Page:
Two new snap polls of Michigan show that former Massachusetts Gov. Mitt Romney may have received a small bump in the Republican primary from his performance in Wednesday night's CNN debate. Romney gets 36 percent in the new poll coducted completely on Thursday commissioned by Michigan Information & Research Service, and 40 percent in a new Rasmussen poll done at the same time, giving him the lead in both. Santorum is down three in the Mitchell poll and six in the Rasmussen, as his momentum in the state may have subsided.
"Romney's lead seems to have solidified after real volattility over the past two weeks. Romney has made big inroads with conservatives over the past ten days: Santorum's 16% lead among Tea Party voters has been erased and he is now tied with them; his 16% lead with Evangelical Christians has now been cut in half to 8%, and Santorum's 31% lead with self-identified conservatives´ has now been cut to 13%. Romney had to persuade fiscal and social conservatives that he was more conservative than they thought he was. He also had to persuade them that Santorum was not as conservative as Santorum said he was. Romney seems to be accomplishing both those tasks," Steve Mitchell, president of Mitchell Research & Communications, Inc. said in a release.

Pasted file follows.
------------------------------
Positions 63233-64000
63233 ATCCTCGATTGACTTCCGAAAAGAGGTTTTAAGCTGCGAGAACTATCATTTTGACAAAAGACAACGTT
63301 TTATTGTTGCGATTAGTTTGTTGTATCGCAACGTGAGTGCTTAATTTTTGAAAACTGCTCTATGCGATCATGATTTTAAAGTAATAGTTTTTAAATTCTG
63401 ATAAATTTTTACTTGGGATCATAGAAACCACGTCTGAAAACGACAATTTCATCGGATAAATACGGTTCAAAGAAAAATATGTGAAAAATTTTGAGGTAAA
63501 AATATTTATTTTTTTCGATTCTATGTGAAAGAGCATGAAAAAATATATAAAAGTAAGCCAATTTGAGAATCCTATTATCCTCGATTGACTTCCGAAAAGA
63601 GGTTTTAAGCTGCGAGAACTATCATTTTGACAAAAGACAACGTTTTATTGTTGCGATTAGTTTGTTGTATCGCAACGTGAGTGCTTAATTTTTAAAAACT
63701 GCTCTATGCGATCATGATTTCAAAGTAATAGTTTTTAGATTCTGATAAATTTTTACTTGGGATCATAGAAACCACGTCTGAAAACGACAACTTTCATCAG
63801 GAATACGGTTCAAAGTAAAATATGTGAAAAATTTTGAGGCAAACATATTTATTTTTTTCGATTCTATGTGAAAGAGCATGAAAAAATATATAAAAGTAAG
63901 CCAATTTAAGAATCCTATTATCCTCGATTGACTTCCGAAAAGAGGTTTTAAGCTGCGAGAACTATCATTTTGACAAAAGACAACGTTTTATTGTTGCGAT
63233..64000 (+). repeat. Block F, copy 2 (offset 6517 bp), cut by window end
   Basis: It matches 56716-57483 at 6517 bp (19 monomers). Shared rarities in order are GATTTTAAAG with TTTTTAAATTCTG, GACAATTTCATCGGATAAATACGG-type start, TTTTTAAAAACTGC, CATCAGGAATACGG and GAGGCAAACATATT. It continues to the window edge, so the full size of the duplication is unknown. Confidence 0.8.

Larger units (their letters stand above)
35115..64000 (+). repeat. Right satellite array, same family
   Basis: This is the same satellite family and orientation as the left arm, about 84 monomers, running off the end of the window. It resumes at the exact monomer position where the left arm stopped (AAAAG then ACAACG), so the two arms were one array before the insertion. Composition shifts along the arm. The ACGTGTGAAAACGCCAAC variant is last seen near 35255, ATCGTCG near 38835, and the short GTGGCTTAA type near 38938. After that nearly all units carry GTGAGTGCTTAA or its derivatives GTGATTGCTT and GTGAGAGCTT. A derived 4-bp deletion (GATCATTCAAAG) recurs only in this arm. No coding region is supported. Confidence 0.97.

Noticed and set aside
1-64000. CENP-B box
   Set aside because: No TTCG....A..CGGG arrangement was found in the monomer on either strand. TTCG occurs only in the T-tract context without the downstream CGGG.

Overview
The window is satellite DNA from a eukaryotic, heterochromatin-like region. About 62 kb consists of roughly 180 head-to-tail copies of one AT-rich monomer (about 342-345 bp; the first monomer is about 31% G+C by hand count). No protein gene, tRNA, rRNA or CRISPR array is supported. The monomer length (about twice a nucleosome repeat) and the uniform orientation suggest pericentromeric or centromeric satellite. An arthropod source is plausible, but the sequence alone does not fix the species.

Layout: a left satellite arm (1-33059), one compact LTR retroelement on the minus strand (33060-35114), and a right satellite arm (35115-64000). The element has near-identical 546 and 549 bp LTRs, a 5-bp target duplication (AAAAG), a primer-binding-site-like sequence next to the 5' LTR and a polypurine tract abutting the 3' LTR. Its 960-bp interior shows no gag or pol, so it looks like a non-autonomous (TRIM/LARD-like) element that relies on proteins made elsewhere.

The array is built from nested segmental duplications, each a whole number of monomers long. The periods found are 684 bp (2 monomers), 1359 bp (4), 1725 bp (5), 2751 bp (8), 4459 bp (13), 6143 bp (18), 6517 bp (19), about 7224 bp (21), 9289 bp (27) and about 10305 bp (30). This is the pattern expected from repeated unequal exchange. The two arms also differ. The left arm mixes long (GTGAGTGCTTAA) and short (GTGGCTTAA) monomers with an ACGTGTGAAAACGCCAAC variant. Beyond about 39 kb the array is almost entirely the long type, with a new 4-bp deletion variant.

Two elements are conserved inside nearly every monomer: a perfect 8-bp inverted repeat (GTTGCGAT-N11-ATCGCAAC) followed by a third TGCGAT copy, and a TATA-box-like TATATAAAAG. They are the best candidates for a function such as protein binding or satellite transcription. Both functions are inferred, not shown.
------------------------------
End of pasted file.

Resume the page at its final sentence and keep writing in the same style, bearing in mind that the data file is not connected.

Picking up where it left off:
Rasmussen wrote in their analysis that the favorability ratings of Santorum and Romney have generally remained the same, but Romney is simply looking a bit better to GOP voters. "Perhaps more significant is the fact that Santorum has lost the enthusiasm advantage he held earlier," Ras wrote. "On Monday, 33% had a Very Favorable opinion of Santorum. Now, that’s down to 27% and little different from Romney’s 25%."
The current TPM Poll Average shows Romney passing Santorum in Michigan based on the new polling.